The route from St. Petersburg to Bangladesh via Murmansk and Vladivostok is about 3,200 nautical miles longer than sailing the cargo via the Suez Canal. Even the route around Africa would have been faster.
Putin aims to boost cargo transport in Arctic waters and Russia has for years promoted the Northern Sea Route, along the coast of Siberia, as “the shortcut between Europe and Asia.”
A special voyage now underway, however, doesn’t fit the shortcut picture.
The nuclear-powered cargo ship “Sevmorput” left St. Petersburg on Tuesday, November 2, loaded with equipment and metal structures to a nuclear power plant currently under construction in Bangladesh.
Operator of the ship, Russia’s state nuclear enterprise Rosatomflot, says the destination is Vladivostok, from where the cargo will be reloaded to another vessel for further transport to the Rooppur Nuclear Power Plant west of Dhaka, the capital of Bangladesh.
The voyage from St. Petersburg, around Scandinavia, and further along the icy Northern Sea Route to Vladivostok will take about 25 days.
“At present, waters are freezing to ice along the Northern Sea Route, but the technical characteristics of the vessel will allow it to pass the entire route without icebreaker assistance,” says Mustafa Kashka, Director of FSUE Atomflot.
He adds that the “crew is ready for the task” … and…” this is a responsible mission.”
The 260-meters long “Sevmorput” is ice-classed and has years of experience from sailing to destinations in the Russian Arctic. Ice formation is already underway from the northern tip of Novaya Zemlya to east of the Wrangel Island, according to the online chart by the Northern Sea Route Administration. Voyages this time of the year take a longer time compared with sailing in open waters.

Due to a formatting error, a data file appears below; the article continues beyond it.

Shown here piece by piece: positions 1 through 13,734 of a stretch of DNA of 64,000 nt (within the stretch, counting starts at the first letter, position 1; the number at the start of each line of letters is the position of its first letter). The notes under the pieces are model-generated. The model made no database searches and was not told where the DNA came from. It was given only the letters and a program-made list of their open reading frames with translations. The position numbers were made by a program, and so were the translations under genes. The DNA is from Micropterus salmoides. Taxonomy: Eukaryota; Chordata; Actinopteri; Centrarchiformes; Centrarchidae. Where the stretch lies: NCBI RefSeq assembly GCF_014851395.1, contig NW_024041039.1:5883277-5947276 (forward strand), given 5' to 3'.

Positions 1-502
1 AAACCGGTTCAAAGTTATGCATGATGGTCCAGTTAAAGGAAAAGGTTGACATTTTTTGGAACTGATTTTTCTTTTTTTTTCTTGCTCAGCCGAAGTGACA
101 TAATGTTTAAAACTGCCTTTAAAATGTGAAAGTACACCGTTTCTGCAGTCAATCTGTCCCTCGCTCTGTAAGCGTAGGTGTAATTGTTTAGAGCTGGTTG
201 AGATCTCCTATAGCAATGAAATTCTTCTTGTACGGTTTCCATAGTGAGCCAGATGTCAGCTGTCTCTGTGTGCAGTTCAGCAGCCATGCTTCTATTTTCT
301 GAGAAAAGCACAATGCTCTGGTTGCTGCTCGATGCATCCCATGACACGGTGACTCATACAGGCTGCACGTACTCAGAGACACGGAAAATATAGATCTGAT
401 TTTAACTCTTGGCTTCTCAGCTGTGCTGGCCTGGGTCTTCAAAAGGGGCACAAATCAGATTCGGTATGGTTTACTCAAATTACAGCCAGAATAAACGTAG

Not only is sailing north more difficult. This route also adds substantial time and distance compared to sailing the same cargo via the Suez Canal.
3,200 nm shorter
St. Petersburg to Bangladesh via the Arctic route and Vladivostok is 12.400 nautical miles. If sailing south, via the Suez Canal, the distance is 9,200 nm. Or 3,200 nm shorter.
Even sailing all south to the Cape of Good Hope, around Africa would likely be faster. That distance is 12,900 nm, but without icy waters and no need for reloading the cargo, the sailing time would be faster than the route “Sevmorput” now takes.
The Suez Canal Authority discourages nuclear-powered vessels from sailing through the canal but allows towed vessels to transit. Earlier this year, as an example, the aircraft carrier “USS Dwight D. Eisenhower”, powered by two reactors, passed through the Suez.
Russia’s “Sevmorput” is powered by one smaller KLT-40 reactor, similar to those on board the icebreakers “Taymyr” and “Vaygash” based in Murmansk.
According to Rosatomflot, the onboard equipment and materials to the nuclear power plant in Bangladesh amount to 1,400 tons. With a total capacity to carry 36,000 tons, the “Sevmorput” is far from being filled up and a much smaller ship could have sailed.
Rosatom, Rosatom and Rosatom…
Likely, sailing the cargo to Rooppur nuclear power plant via Vladivostok with Rosatom’s own ship paid by the Russian state makes sense from an economical point of view.
The two VVER-1200 reactors and critical infrastructure at what will be Bangladesh’s first nuclear power plant are being built by the same Rosatom.
It is also Rosatom that is in charge of developing the Northern Sea Route and ultimately will be the one to answer for traffic to develop as ordered.
Related stories from around the North:
Canada: 44 per cent increase in unique ships entering Canada’s Northwest Passage, says report, Eye on the Arctic
Estonia: Estonian president favorable towards Arctic railway project, cautious about future of Arctic shipping, Eye on the Arctic
Norway: Shipping, climate & business opportunities in the North: Q&A with the Arctic Economic Council, Eye on the Arctic
Russia: North Russian regions want extension of Arctic shipping route, The Independent Barents Observer
Sweden: Northern Sweden expects population boom from green investments, Radio Sweden